With special thanks to Ben Walker from The Stockport County Shirt Collection, we take a look back at one of the most audacious designs of the 1990s.
Few designs represent the “chuck it all in there” largesse of 1990s football shirts quite like Stockport County’s 1993-94 home kit by Super League.
Clearly influenced by Arsenal’s “bruised banana” and regularly featuring in polls of the worst kits known to man, we take a slightly different, nostalgia-tinted view and prefer to celebrate the cult status the Hatters’ hoops and zig-zags rightfully enjoy.
Whilst Stockport County have never really settled on a particular style of shirt, with plain tops, stripes and hoops all featuring in their history; the Edgeley Park club’s kits have generally followed their traditional blue and white colours.
In 1979, County adopted Argentina’s broad sky-blue and white stripes after the country’s 1978 World Cup triumph, only to abandon them in 1982 at the outbreak of the Falklands War.
Later, in 1996, faced with a kit clash ahead of a League Cup match-up with Blackburn Rovers, they quickly commandeered and adapted 12 Romania shirts, applying their own badge and sponsor to form a one-off kit with the help of Adidas.
Yet it is the extravagant look of the memorable 1993-94 season that springs to mind for us when we think of a Stockport County shirt.
This complex kit with shifting shades of red, white and blue was one of a number of early 90s designs to impersonate Adidas’ ground-breaking, zig-zag “bruised banana” pattern with Bournemouth, Portsmouth and Cambridge United among the clubs aping Arsenal’s shirts.
Manufacturers Super League were themselves a reasonably prolific manufacturer of kits for clubs including Brighton, Burnley, Huddersfield Town, Hull City and Torquay United but disappeared from the Football League in the early 2000s.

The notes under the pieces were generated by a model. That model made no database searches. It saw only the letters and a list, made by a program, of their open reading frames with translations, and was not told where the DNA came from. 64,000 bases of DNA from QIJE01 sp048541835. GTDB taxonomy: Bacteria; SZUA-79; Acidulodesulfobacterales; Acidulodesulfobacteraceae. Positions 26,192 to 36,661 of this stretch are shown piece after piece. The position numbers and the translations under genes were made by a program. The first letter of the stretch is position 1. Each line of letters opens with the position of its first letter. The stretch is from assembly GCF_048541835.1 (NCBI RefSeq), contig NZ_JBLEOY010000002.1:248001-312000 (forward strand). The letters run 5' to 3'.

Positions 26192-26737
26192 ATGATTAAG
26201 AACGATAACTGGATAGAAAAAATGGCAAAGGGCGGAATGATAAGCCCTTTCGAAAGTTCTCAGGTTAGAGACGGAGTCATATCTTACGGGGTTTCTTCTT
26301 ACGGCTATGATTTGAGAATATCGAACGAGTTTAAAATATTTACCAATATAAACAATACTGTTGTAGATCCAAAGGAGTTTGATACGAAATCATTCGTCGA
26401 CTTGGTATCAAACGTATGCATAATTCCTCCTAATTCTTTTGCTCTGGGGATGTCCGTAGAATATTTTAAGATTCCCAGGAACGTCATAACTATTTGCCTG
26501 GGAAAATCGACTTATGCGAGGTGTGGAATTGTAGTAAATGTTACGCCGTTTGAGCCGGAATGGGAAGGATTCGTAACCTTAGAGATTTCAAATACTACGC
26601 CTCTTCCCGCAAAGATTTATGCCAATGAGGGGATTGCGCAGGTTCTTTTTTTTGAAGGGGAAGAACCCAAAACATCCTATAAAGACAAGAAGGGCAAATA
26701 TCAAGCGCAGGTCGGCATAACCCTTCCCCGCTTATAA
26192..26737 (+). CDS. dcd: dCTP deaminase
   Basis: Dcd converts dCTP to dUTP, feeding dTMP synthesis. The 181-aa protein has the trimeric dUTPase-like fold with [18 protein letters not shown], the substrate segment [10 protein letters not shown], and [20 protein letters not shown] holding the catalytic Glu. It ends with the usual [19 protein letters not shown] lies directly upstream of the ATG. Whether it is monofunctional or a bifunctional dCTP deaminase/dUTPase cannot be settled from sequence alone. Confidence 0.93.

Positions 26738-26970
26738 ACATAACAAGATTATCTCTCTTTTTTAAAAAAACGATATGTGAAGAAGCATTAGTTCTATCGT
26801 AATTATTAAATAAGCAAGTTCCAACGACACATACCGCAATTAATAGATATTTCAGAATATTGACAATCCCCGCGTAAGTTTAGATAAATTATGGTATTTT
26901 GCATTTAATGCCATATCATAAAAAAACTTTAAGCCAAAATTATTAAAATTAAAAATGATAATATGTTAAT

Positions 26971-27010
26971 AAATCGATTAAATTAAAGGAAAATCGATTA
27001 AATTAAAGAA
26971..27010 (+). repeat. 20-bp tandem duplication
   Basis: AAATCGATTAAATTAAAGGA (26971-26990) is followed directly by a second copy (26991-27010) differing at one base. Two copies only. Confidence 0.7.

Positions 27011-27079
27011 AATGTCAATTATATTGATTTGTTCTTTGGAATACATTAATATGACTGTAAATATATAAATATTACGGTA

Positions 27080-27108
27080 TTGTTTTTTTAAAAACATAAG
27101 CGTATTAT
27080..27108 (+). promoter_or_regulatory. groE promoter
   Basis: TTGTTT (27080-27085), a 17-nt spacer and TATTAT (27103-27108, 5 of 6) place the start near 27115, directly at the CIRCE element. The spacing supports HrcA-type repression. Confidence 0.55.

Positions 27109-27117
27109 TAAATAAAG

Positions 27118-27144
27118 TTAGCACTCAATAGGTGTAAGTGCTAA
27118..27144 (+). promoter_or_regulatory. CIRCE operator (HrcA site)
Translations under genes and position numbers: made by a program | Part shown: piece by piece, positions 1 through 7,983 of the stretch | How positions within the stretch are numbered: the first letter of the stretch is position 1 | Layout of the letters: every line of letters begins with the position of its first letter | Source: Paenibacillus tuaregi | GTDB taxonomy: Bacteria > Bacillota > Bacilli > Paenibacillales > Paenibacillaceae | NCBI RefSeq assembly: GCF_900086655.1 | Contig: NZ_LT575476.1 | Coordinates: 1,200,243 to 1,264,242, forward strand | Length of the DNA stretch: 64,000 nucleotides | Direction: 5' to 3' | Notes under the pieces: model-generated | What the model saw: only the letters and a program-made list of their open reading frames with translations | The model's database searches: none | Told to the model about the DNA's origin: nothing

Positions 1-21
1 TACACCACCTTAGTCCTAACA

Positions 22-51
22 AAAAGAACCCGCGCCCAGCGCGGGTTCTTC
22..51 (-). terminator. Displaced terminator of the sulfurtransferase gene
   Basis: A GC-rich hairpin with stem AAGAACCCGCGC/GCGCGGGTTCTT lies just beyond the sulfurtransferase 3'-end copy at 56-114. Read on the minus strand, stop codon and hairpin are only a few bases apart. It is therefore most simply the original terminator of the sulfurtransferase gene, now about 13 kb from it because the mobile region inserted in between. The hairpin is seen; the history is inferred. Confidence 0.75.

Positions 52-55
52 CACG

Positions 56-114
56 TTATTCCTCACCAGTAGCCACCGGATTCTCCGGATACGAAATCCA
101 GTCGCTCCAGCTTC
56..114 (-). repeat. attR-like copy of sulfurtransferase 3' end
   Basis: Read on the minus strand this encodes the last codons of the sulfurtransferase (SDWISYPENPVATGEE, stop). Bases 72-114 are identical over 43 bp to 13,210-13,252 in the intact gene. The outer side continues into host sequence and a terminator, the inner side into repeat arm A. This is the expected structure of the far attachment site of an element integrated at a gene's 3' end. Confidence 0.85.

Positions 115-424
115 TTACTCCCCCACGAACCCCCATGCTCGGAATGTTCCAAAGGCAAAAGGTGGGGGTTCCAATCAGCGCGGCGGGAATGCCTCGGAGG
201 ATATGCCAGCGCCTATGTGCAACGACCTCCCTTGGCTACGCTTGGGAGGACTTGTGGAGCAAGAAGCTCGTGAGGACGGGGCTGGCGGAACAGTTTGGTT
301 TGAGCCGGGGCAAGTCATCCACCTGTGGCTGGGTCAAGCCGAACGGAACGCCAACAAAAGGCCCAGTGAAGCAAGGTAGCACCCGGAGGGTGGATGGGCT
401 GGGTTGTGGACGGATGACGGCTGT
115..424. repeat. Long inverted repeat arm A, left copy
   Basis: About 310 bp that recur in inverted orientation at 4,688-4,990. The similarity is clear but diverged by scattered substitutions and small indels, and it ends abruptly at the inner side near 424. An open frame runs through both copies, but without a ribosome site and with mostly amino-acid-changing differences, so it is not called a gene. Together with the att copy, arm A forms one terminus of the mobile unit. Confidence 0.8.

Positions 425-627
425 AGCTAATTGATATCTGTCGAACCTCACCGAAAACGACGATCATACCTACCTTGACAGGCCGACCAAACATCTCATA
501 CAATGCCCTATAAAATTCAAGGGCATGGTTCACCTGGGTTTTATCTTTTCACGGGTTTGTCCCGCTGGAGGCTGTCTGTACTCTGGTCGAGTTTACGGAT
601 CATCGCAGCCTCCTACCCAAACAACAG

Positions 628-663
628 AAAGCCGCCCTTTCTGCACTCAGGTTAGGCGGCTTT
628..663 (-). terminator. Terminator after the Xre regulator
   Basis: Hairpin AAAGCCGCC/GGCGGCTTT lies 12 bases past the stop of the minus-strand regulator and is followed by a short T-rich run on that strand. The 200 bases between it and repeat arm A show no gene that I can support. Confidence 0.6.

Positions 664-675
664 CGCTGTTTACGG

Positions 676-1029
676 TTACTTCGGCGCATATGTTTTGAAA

This was the first of two home kits made by Super League between 1993 & 1995, as Uruguayan manager Danny Bergara came close to steering the Cheshire club back to English football’s 2nd tier for the first time since the 1930s.
On the pitch, those gradient colours gave the impression of blue and white hoops and featured as Stockport claimed a Premier League scalp, coming from behind to knock a handy looking Queens Park Rangers side featuring Les Ferdinand and Ray Wilkins out of the FA Cup, with goals from Kevin Francis and Andy Preece in front of a frozen Edgeley Park.
Stockport ended the 1993-94 season just 3 points off promotion, finishing 4th in what was then known as Division Two.
Bergara’s boys then endured a heart-breaking 2-1 play-off final defeat to Burnley when, having taken an early lead, County became the first team at Wembley to have two players sent off in the same game. According to Stockport fans, much of the blame for that loss still lies with referee David Elleray and, shall we say, Burnley’s “gamesmanship!”
Many fans instinctively prefer football shirts to feature well-known local sponsor and at Sartorial.Soccer we add bonus points when those backers just so happen to be a brewery.
In County’s case that all came together with the support of the local, family-run Robinsons brewery, but the initial run of shirts saw their “Robinson’s Best Bitter” logo lost in the wild pattern and thus later versions of the design placed their slogan onto a fairly clumsy turquoise band.
This famous old Hatters shirt is much-loved by Stockport County fans and is associated with a very decent side including the original “great touch for a big man” 6′ 7″ striker Kevin Francis, as well as popular players Chris Beaumont, Lee Todd, Andy Preece and Mike Flynn.
Nowadays the Edgeley Park club are back on the up with solid support, generous local owners and will hope to end 10 years of non-league football with promotion back to League Two under legendary County player and manager, Jim Gannon.
Despite what others may tell you, this Stockport County fans’ favourite has all the 90s excess we love here at Sartorial.Soccer and richly deserves the cult status it enjoys far beyond the boundaries of Cheshire.
Massive thanks once again to Ben Walker of The Stockport County Shirt Collection for all his help with this article!